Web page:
NASR: Well, actually, the key word that you suggested is “equilibrium.” I mean, the reason this intensification of this rivalry is happening is because the old equilibrium has broken. You know, old state institutions in Iraq, Syria, Libya, Yemen have collapsed. The U.S.’s position in the region has shifted. And you have much more sort of Shia voice now in Lebanon, Iraq, in the region. And ultimately, you have to arrive at a new equilibrium, except there is no negotiated process in this region to arrive at an equilibrium. There’s no—there’s no equivalent, for those who are familiar with European history, with a Conference of Vienna to arrive at a new balance of power in the region. And so the rivalry is really a symptom of this problem.
I think this will continue for a while, until one or the other side realizes the cost to the current conflict, or comes to the conclusion that the current strategy’s not working and decides to follow a different track, number one.
Number two is that so long as you have actually an open conflict in Syria and in Yemen, and maybe in a distant future in Libya, where the outcome is not yet decided and there is a prize to be won, and one side or the other may win this prize, it’s difficult to see how the two will actually come to an agreement. So, you know, so long as there is no peace deal on Syria and it’s not clear, you know, how much—whether Assad would fall or, even if he survives, how much will he hold onto—what would the Sunnis get in Syria; the fate of Yemen is not decided—there is a prize to fight over. And there is no mechanism right now to broker peace between these two countries over these two, say, wars.
So I think this is going to go on for a while longer, until either of these conflicts finish or that the two sides find the cost of waging war in these conflicts to be intolerable, and then will begin to look at arriving at a peace deal, which then, you know, would be the basis for a new equilibrium in the region.
FASKIANOS: Thank you. Next question.
OPERATOR: Our next question will come from Rabbi Gilbert Rosenthal with National Council on Synagogues.
ROSENTHAL: Thank you, Professor Nasr, for your presentation. Two quick questions.
Given the Sunni-Shiite rivalry goes back to the 7th century, how can we be somewhat optimistic that, given the terrible bloody battles between them even today, that there will be any kind of rapprochement, or at least diminution of the bloodshed?
The second question is, the fact is that the Iranians were deceitful in the past in their pursuit of nuclear weapons. How can we be sanguine that this time they will be more inclined to adhere to the agreement and curb their nuclear lust?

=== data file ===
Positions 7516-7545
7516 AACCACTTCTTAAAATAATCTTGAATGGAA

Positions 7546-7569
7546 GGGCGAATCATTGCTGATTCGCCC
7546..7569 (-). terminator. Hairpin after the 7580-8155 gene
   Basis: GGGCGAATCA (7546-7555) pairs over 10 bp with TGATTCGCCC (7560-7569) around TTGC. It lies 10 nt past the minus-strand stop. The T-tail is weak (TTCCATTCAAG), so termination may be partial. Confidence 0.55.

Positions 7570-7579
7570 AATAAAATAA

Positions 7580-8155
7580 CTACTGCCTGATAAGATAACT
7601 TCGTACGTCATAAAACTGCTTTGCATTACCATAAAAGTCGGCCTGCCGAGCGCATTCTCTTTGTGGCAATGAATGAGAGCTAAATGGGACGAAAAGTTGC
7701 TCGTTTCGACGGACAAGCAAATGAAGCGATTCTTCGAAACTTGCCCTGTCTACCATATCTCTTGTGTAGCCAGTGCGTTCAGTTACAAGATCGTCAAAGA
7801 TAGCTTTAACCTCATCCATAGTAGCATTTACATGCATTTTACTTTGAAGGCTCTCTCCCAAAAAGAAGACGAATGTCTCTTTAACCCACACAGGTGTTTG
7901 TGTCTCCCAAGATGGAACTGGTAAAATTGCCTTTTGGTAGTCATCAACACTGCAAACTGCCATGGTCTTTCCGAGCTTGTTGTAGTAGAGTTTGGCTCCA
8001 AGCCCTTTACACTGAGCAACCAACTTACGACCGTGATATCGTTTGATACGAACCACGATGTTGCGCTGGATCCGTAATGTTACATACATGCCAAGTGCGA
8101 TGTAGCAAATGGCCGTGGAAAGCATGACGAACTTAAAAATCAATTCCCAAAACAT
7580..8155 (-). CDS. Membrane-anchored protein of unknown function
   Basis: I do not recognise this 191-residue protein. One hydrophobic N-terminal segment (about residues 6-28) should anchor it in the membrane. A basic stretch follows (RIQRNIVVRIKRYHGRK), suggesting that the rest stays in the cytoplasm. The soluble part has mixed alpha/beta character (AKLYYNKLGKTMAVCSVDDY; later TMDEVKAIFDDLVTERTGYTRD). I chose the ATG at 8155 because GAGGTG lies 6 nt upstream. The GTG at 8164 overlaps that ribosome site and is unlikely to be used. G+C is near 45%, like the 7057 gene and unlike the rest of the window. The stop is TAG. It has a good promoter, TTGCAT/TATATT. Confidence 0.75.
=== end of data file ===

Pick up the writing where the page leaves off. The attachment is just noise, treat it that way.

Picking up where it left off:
NASR: So, on your first question, you know, yes, the roots of the sectarian divide go far back. But in the modern period, this is really behaving as a—as a form of ethnic conflict. So this is not about just theology, it’s about identity of people—which side of the divide were they born, where their loyalties lie, what’s their access to power. So this is very much of a communal conflict.
And these communal conflicts—we’ve seen it in India, we see it in the Balkans—can become extremely bloody, but it is also possible to see how they will end. The current collapse of order in the region, combined with the Saudi-Iranian rivalry, are actually stoking the fire rather than help put it out. But, just as happened in the Balkans, you know, there can be a ceasefire. It doesn’t mean that the communities will immediately be able to live in absolute harmony, but it is possible to see how this will end. And in Lebanon, you know, we had a—you had a similar Christian-Muslim conflict, and at some point they arrived at a—at a sort of cold peace and at least the civil war ended.
The drivers for the current sectarian conflict are not theological. These are political. These fights are going on because there is a—there is a political prize called Iraq, Syria, Yemen, regional control to be won. These are sort of political conflicts, and the fight is over power and influence.
On the Iranian issue, you know, that’s at the heart of the whole debate about the nuclear issue. And, as is the case with many other arms deals that have been made, ratification and trust in the implementation is really key. And that was true of the détente, it’s been true of many other issues. So that—actually, the IAEA and the United States have to be vigilant, and they have to essentially monitor Iran’s implementation very, very, very carefully.
But beyond that, you know, the key question is whether the impact of having signed this deal—and particularly as it does have a domestic impact in Iran, largely because even the symbolism of negotiating with the United States directly and signing a deal with the United States is a—is a first for the Iranian Revolution—whether this actually will start a process of gradual change in Iran. I mean, ultimately, the issue is not that you sign a nuclear deal with Iran and the Iranian regime stays in its current form indefinitely. The bigger prize is that, you know, we have embarked on a—on a process that ultimately will get Iran to a very difference place. And that dynamic is complicated, and is also fraught with risks and possibility of reversal. So, you know, that I think is the larger political—larger sort of historical process that we—that we have embarked on. I mean, if Iran doesn’t change in a—in a time frame, obviously the risks to, you know, cheating or resumption of nuclear confrontation is going to be much higher. But if this opening continues and the process begins to propel Iran in a different direction in the lifetime of this nuclear deal, then, you know, Iran would—by the time this nuclear deal is supposed to be sort of at the end of its cycle of, say, 15 years, Iran may very well be a different—at a different place. And that would be the most ideal outcome.